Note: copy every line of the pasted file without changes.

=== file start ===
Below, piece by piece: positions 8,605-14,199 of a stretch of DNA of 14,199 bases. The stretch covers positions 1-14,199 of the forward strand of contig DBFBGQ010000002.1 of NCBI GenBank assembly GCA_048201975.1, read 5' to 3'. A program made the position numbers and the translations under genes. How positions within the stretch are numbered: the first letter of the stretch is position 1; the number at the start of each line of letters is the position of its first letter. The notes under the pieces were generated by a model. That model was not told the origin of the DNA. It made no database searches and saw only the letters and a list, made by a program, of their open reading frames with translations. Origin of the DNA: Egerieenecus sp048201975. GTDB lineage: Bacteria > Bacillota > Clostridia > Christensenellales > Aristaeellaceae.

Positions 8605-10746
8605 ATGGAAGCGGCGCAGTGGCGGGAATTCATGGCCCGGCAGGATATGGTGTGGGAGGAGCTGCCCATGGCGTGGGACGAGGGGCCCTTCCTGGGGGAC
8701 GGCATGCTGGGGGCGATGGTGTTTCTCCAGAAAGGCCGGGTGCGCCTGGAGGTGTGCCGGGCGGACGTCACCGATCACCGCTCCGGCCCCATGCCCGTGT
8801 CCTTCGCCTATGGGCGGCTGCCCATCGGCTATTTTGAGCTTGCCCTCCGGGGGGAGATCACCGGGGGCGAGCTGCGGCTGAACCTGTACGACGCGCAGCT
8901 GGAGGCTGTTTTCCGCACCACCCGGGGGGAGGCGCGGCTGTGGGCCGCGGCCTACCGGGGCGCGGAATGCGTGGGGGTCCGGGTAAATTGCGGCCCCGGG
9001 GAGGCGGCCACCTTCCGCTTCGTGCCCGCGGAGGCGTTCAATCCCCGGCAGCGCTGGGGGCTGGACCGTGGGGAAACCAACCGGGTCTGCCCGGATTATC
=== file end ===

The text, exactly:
Below, piece by piece: positions 8,605-14,199 of a stretch of DNA of 14,199 bases. The stretch covers positions 1-14,199 of the forward strand of contig DBFBGQ010000002.1 of NCBI GenBank assembly GCA_048201975.1, read 5' to 3'. A program made the position numbers and the translations under genes. How positions within the stretch are numbered: the first letter of the stretch is position 1; the number at the start of each line of letters is the position of its first letter. The notes under the pieces were generated by a model. That model was not told the origin of the DNA. It made no database searches and saw only the letters and a list, made by a program, of their open reading frames with translations. Origin of the DNA: Egerieenecus sp048201975. GTDB lineage: Bacteria > Bacillota > Clostridia > Christensenellales > Aristaeellaceae.

Positions 8605-10746
8605 ATGGAAGCGGCGCAGTGGCGGGAATTCATGGCCCGGCAGGATATGGTGTGGGAGGAGCTGCCCATGGCGTGGGACGAGGGGCCCTTCCTGGGGGAC
8701 GGCATGCTGGGGGCGATGGTGTTTCTCCAGAAAGGCCGGGTGCGCCTGGAGGTGTGCCGGGCGGACGTCACCGATCACCGCTCCGGCCCCATGCCCGTGT
8801 CCTTCGCCTATGGGCGGCTGCCCATCGGCTATTTTGAGCTTGCCCTCCGGGGGGAGATCACCGGGGGCGAGCTGCGGCTGAACCTGTACGACGCGCAGCT
8901 GGAGGCTGTTTTCCGCACCACCCGGGGGGAGGCGCGGCTGTGGGCCGCGGCCTACCGGGGCGCGGAATGCGTGGGGGTCCGGGTAAATTGCGGCCCCGGG
9001 GAGGCGGCCACCTTCCGCTTCGTGCCCGCGGAGGCGTTCAATCCCCGGCAGCGCTGGGGGCTGGACCGTGGGGAAACCAACCGGGTCTGCCCGGATTATC